Selenium supports around 25-30 different selenium-dependent enzymes called selenoproteins that are essential for our energy turnover, immune defense and number of other vital body functions. The relation between the body’s selenium status and its ability to combat COVID-19 is supported by earlier studies that also reveal why selenium is so important for an effective immune response. Selenium is necessary for:

  • The innate immune system that fights most germs without us even noticing
  • The adaptive (or acquired) immune system that is able to specialize, produce antibodies and generate immunity
  • The communication of the immune system and cell division
  • The prevention of virus mutations that force the immune system to rebuild immunity
  • The formation of powerful antioxidants that protect healthy cells when the immune defense goes into action (prevention of autoimmune attacks)

When infections like COVID-19 and influenza become life-threatening it is not the virus as such that is the problem but the fact that the immune system overreacts with cytokine storm, hyperinflammation, and oxidative stress that can attack and damage healthy tissues. It is of vital importance to have enough protective nutrients like selenium that help the immune defense aim a swift and effective attack at the enemy at the same time as making sure to protect the body’s own tissues.

  • An infection causes the selenium levels in your blood to drop rapidly
  • This is because the body’s immune defense and antioxidant defense mechanisms require more selenium when they go into action

Official recommendations for selenium are not optimal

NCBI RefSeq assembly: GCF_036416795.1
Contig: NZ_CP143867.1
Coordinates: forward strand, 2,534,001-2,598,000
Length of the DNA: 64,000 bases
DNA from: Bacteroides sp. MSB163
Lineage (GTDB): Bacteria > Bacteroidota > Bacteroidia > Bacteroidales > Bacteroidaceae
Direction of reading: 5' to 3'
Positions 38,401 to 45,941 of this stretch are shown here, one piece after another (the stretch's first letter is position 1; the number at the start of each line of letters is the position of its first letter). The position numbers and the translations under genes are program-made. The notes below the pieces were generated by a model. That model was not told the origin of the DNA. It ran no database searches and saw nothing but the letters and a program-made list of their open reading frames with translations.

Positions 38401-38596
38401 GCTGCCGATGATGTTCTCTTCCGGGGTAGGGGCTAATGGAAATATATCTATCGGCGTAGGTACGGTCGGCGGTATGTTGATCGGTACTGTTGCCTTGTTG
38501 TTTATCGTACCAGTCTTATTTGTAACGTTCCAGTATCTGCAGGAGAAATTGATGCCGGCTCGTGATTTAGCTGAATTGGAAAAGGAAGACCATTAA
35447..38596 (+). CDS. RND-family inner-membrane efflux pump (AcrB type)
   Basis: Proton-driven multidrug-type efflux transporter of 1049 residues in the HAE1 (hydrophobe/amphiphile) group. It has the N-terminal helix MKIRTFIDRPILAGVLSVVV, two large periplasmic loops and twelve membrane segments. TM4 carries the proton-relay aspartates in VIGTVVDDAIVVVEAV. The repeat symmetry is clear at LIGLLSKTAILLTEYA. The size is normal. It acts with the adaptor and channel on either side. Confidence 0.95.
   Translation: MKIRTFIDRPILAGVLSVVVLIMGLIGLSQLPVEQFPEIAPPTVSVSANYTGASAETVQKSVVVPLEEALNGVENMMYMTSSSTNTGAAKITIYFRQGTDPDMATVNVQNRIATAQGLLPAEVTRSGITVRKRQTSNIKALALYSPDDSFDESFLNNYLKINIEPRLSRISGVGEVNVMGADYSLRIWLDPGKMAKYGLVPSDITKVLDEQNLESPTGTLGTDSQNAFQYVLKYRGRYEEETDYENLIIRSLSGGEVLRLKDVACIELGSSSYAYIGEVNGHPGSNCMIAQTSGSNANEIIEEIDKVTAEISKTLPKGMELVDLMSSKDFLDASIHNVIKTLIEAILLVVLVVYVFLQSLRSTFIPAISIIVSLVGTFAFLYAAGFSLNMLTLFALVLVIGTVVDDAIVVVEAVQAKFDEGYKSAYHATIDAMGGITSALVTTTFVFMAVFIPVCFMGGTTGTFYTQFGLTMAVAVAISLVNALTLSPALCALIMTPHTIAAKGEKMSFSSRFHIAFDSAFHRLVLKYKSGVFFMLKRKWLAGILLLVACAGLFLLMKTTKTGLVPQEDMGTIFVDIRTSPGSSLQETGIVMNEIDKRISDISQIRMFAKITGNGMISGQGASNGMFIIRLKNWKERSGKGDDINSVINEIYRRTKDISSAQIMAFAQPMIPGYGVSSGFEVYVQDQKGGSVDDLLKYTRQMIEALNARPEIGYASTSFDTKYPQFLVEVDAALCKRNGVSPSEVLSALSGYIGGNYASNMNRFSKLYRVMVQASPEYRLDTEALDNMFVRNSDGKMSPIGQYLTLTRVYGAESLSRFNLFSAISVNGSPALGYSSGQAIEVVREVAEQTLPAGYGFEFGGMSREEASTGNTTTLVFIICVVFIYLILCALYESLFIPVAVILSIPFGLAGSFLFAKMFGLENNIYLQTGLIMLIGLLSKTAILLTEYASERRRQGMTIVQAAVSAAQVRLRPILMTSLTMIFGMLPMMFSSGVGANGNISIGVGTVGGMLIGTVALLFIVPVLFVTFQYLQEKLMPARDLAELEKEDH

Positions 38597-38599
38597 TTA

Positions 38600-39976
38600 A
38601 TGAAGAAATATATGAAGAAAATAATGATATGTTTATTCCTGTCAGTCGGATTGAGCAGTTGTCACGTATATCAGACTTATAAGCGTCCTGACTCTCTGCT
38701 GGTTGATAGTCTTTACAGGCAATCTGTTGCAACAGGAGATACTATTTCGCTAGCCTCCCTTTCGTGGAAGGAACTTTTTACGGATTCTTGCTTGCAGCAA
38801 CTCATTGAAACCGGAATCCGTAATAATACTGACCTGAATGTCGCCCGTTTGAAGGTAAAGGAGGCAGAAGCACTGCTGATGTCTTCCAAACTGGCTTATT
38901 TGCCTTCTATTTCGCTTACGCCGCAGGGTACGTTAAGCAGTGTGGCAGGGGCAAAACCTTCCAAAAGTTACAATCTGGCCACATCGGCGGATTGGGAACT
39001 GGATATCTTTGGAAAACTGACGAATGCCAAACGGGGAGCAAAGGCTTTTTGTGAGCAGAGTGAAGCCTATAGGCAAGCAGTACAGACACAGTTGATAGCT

Selenoprotein P is an essential selenium-containing protein that is also used as a marker of the body’s selenium status. Studies show that the official recommendations for selenium intake (50-70 micrograms) are not adequate for complete saturation of selenoprotein P. In order to obtain full saturation, you need around 100 micrograms of selenium every day.
In the case of an infection, the body’s need for selenium can easily be a lot higher.
Supplements with selenium yeast that contain many different selenium species are preferable, as they are closer to the natural variety of different selenium sources that you get by eating a varied diet.
According to the WHO (World Health Organization), the safe upper intake level for selenium is 400 micrograms daily.

Important: Remember vitamin D, vitamin C, and zinc in the fight against COVID-19 and other virus infections

It is not a coincidence that virus infections typically occur during the winter period where people are far more likely to lack vitamin D. We also need vitamin C and zinc to boost our immune defense and counteract oxidative stress

References:

Zhang J et al. Association between regional selenium status and reported outcome of COVID-19 cases in China. The American Journal of Clinical Nutrition. Apr. 2020

James Ives. Researchers identify link between COVID-19 cure rate and regional selenium status. News Medical Apr 29 2020

Olivia M. Guillan et al. Selenium, Selenoproteins and Viral Infection. Nutrients 2019
Jones GD et al. Selenium deficiency risk predicted to increase under future climate change. Proceedings of the National Academy of Sciences 2017

Lutz Shomburg. Dietary Selenium and Human Health. Nutrients 2017

Hoffmann Peter R et al. The influence of selenium on immune responses. Mol Nutr Food Res.

Arthur John R et al. Selenium in the Immune System. The Journal of Nutrition. 2003.

Beck MA, Levander OA. Host nutritional status and its effect on a viral pathogen. J Infect Dis. 2000.

Cowgill U.M. The distribution of selenium and mortality owing to acquired immune deficiency syndrome in the continental Unites States. Biol Trace Elem 1997.